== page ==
Many aspects of divorce can be heartbreaking, but perhaps nothing is more tragic than when an innocent child is turned against a loving parent.
Sadly, it is common for one parent to work to undermine the relationship their child has with the other parent thus putting the child directly in the center of the conflict of their divorce.
This process is called parental alienation, which is defined as the programming/brainwashing of a child by one parent to vilify the other in a way that damages or destroys the targeted parent’s relationship with their child.
Parental alienation is a global problem. In the United Kingdom, chief executive of the Children and Family Court Advisory and Support Services (Cafcass) Anthony Douglas called parental alienation child abuse and estimated that around 80% of the most difficult cases that come before family courts are because of parental alienation.
“I think the way you treat your children after a relationship has broken up is just as powerful a public health issue as smoking or drinking,” Douglas said.
The National Parents Organization blog elaborated on Douglas’s notion that parental alienation is a threat to public health.
“Why would parental alienation constitute a public health issue? Because parental alienation’s whole purpose is to remove as much as possible one parent from a child’s life,” wrote Robert Franklin, Esq., who is a member of the NPO’s National Board of Directors. “And, since both parents are important to children’s well-being – their mental and physical health, their educational success, career success, etc. – parental alienation necessarily impacts the commonwealth.”
What are the symptoms of parental alienation?
The term “parental alienation syndrome” was coined by psychologist Richard Gardner in 1985, and the eight symptoms of PAS he defined have held up remarkably well.
The symptoms are: denigration, frivolous rationalization for the complaint, lack of ambivalence, independent thinker phenomenon, automatic/reflexive support, absence of guilt, borrowed scenarios, and the spread of animosity.
More broadly, parental alienation is the simple act of one parent manipulating an innocent child in order to turn them against the other parent. It’s widely accepted that kids are best able to cope with divorce when they maintain healthy relationships with each parent, which makes the act of parental alienation all the more sinister.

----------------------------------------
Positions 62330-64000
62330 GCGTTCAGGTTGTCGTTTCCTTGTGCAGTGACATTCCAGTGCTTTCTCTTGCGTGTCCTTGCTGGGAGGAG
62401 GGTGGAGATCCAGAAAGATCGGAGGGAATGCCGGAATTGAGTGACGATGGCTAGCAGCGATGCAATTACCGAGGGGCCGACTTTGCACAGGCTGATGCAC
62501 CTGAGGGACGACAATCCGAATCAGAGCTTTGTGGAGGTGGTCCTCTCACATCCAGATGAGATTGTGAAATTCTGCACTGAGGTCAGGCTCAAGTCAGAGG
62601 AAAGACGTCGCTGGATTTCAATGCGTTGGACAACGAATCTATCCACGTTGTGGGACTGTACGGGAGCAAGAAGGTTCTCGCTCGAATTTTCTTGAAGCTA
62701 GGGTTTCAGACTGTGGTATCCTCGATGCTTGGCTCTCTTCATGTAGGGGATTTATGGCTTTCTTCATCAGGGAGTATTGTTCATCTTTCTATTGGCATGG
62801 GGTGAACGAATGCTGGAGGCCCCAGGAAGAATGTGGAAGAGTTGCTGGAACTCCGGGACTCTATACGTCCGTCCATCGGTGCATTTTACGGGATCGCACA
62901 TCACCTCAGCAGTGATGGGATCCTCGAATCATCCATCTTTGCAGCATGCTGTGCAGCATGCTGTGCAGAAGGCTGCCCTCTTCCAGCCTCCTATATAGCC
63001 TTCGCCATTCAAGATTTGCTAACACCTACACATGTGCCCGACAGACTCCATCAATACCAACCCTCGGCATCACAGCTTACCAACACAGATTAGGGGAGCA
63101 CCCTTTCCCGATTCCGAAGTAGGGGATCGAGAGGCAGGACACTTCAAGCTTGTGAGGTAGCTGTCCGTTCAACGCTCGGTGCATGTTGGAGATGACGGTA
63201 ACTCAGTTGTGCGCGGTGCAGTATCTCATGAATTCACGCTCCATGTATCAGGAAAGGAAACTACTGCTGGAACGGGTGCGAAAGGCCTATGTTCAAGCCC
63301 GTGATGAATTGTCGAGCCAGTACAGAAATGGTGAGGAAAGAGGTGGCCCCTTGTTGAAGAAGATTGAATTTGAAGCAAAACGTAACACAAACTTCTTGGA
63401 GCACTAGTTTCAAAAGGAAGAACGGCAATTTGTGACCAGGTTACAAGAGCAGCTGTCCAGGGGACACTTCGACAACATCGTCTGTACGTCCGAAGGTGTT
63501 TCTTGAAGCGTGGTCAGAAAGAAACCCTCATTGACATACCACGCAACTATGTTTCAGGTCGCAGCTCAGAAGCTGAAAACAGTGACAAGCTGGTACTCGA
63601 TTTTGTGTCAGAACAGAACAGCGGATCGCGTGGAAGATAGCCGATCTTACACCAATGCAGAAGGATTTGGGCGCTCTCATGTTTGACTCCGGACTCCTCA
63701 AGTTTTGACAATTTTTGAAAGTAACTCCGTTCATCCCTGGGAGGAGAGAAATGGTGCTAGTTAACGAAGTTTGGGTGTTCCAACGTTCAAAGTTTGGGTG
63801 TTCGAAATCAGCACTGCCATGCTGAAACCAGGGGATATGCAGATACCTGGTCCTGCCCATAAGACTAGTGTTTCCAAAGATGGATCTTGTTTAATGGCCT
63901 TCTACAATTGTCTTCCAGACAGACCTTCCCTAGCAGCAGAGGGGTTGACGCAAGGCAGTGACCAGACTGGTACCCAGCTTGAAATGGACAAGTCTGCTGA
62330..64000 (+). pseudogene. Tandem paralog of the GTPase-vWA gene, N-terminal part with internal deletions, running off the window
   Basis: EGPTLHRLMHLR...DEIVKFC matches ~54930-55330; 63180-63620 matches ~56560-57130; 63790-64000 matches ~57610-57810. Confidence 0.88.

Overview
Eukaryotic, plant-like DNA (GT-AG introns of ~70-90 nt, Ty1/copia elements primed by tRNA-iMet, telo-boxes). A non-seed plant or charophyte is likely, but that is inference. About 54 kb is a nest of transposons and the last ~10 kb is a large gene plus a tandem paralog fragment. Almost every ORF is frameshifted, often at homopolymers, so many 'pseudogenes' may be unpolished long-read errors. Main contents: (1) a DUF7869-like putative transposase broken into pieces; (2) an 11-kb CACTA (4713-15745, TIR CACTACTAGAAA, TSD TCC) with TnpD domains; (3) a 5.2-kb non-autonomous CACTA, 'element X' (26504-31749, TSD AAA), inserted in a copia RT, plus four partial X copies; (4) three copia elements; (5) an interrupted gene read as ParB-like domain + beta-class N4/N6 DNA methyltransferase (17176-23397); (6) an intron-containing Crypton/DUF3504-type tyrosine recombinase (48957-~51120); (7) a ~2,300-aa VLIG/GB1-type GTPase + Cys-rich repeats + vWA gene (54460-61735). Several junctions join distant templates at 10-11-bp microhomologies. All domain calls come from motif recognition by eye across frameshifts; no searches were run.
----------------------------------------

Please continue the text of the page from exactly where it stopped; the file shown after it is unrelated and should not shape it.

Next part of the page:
Why is parental alienation controversial?
Although Gardner defined the symptoms of PAS more than 30 years ago, the American Psychiatric Association has been slow to recognize PAS. The APA has argued PAS can’t be recognized as a mental disorder because it’s a parent-child relationship dysfunction.
Despite not formally including it as a mental disorder, the APA’s Diagnostic and Statistical Manual includes all the symptoms of PAS under the broader category of “child psychological abuse.”
Those working to prevent recognition of PA often argue that it’s a ploy devised by fathers to gain custody of their kids. It might be true that the majority of victims of parental alienation are dads, but that speaks more to the imbalance in the family court system.
Typically, the non-custodial parent is the target of alienation, which in most cases is the father. In the UK, for instance, nine out of 10 children of separating or divorcing couples live most of the time with their mothers. The numbers are similar in the U.S. So naturally, more fathers are PA victims, but mothers are susceptible to alienation as well.
What can be done about parental alienation?
Even as parental alienation is gaining more recognition, it remains widely misunderstood, particularly in regards to custody disputes.
Building a case to prove parental alienation is present in court is often an uphill battle, but it is possible. In some cases, demonstrating parental alienation is present can result in a modification of custody depending on what the court deems is in the child’s best interests.
It’s important to have a family law attorney well-versed in your state’s child custody statutes in your corner, but there are alternative ways to fight against parental alienation outside of legal remedies. There are many books about dealing with alienation and there is a growing number of support groups dedicated to helping parents fight parental alienation.
Reunification following a period of alienation can be tricky, but a number of intervention models have been developed and proven to be successful. In these programs, therapists work with families to rebuild a healthy relationship between the child and alienated parent.